Build­ing a new world

Bunt­ing­ford pho­tog­ra­pher’s re­mark­able steam punk in­spired photo nov­els

Hertfordshire Life - - CONTENTS - WORDS: San­dra Smith PHO­TOS: Gary Ni­cholls

Re­al­ity is for peo­ple with no imag­i­na­tion. My brain is only re­stricted by my abil­ity with Pho­to­shop and a cam­era.’ So says the re­mark­able Gary Ni­cholls who, us­ing a dig­i­tal cam­era and photo ma­nip­u­la­tion soft­ware, has cre­ated a whole new world. Prov­ing that cre­ativ­ity has no age bracket, nor in­deed the use of new tech­nol­ogy, the Bunt­ing­ford 62-year-old who trained and taught as a tech­ni­cal drafts­man be­fore set­ting up an eco-build­ing con­sul­tancy in Hat­field has pro­duced a ma­jor col­lec­tion of re­mark­able images for his epic book se­ries, The Imag­i­nar­ium. The first of the tril­ogy, Eva’s Story, has just been pub­lished. Each im­age in this lav­ish photo-novel has taken hun­dreds of hours to cre­ate.

A keen pho­tog­ra­pher since his dad got him hooked as a child, the idea for the project was sparked in 2012 when an ar­ti­cle on an un­fa­mil­iar sub­ject caught his at­ten­tion.

‘A Pho­to­shop mag­a­zine popped through the door and de­scribed how to make a steam­punk im­age,’ Gary re­calls. ‘When I Googled the term I dis­cov­ered the Lin­coln Steam­punk Fes­ti­val, booked tick­ets and met two peo­ple who be­came lead char­ac­ters in my book.’

For the unini­ti­ated, steam­punk is a genre of science fic­tion – a world where mod­ern de­vices are driven by Vic­to­rian tech­nol­ogy and the char­ac­ters dress in a Vic­to­rian-cum-Vivi­enne West­wood style. Think punk in 1877 not 1977.

Ini­tially fo­cussing solely on images,

the artist says the writ­ten story – a gothic fairy tale re­volv­ing around the fair­ground at­trac­tions of The Imag­i­nar­ium – de­vel­oped or­gan­i­cally.

‘I hadn’t writ­ten since I was at school. Af­ter about 50 images I started writ­ing but didn’t know what or­der the images would be in. I linked sec­tions to pic­tures on a spread­sheet then once it was all writ­ten I could move things around to make the story flow.’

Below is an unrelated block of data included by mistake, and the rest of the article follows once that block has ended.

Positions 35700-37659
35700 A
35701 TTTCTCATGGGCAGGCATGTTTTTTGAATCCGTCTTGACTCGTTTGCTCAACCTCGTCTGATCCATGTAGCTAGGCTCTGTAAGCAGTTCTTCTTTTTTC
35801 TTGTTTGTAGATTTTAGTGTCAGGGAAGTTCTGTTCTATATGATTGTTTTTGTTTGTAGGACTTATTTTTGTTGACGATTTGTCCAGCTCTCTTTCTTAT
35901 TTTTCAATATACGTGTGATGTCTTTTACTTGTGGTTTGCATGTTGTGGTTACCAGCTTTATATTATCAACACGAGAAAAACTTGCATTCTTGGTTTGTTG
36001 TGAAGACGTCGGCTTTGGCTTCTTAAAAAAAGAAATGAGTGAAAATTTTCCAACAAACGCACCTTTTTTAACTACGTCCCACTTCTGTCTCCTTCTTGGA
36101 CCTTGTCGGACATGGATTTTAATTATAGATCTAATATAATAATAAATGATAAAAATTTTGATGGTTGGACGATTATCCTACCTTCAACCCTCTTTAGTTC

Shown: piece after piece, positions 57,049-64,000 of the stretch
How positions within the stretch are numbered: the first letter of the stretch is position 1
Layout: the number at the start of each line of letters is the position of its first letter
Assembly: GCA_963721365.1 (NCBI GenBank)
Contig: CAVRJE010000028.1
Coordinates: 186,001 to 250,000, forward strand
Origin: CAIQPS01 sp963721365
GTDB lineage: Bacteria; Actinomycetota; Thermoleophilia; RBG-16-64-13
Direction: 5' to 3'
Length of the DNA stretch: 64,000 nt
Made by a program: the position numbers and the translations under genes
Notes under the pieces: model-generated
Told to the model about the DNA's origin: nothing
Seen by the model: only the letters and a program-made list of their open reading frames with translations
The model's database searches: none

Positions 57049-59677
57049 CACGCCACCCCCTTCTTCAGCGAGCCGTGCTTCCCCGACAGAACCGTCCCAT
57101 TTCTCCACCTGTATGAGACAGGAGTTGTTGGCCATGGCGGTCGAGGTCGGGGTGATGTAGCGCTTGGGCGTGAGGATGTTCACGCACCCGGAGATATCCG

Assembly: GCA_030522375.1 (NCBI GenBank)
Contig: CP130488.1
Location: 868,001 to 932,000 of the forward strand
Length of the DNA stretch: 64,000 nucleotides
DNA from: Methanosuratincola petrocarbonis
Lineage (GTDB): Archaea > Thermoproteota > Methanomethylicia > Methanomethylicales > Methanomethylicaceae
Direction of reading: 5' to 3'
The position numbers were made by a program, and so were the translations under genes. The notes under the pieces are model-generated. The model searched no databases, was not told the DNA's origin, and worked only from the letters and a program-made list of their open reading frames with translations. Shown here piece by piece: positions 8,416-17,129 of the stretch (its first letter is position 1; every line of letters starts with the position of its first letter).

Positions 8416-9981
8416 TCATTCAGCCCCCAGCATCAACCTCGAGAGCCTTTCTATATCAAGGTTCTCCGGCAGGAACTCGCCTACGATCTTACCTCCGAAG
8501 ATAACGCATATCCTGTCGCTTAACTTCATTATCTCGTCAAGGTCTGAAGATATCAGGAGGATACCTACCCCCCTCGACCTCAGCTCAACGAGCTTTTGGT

The re­sult­ing Eva’s Story is a heady mix of fan­tasy and magic – show­cas­ing Gary’s tech­ni­cal and cre­ative skills. Col­lect­ing the com­po­nent parts for the book took him to des­ti­na­tions as di­verse as New York, Cam­bo­dia and Poland, as well as just down the road in Herts.

‘I try to find a lo­ca­tion on­line to match the idea I have. I don’t sketch any­thing out. I’ve been all over the world to find places. I go there, take pho­tos, come back and put it all to­gether. I took 8,500 pic­tures to pro­duce the first book.’

The in­di­vid­ual images are the re­sult of com­bin­ing sev­eral lo­ca­tions to cre­ate new fic­tional places. For in­stance, 37 build­ings and 150 peo­ple make up the New Town im­age, with be­tween 14 and 17 Pho­to­shop lay­ers in­vested in each char­ac­ter de­picted.

Gary ex­plains the com­plex dig­i­tal lay­er­ing be­hind these at­ten­tion-grab­bing images: ‘I start with the build­ings in the back­ground and move for­ward. I put in a layer of white, blur it, then ap­ply dust and drop the opac­ity right down, ap­ply a mask and paint it the way I want. This gives a three di­men­sion­al­ity. The fi­nal layer is a teal and or­ange over­lay which is what they do with cin­e­mato­graphic images – each layer is 100 per cent solid re­duced to 15 per cent opac­ity, so you can see through it with only 15 per cent of colour sit­ting there.’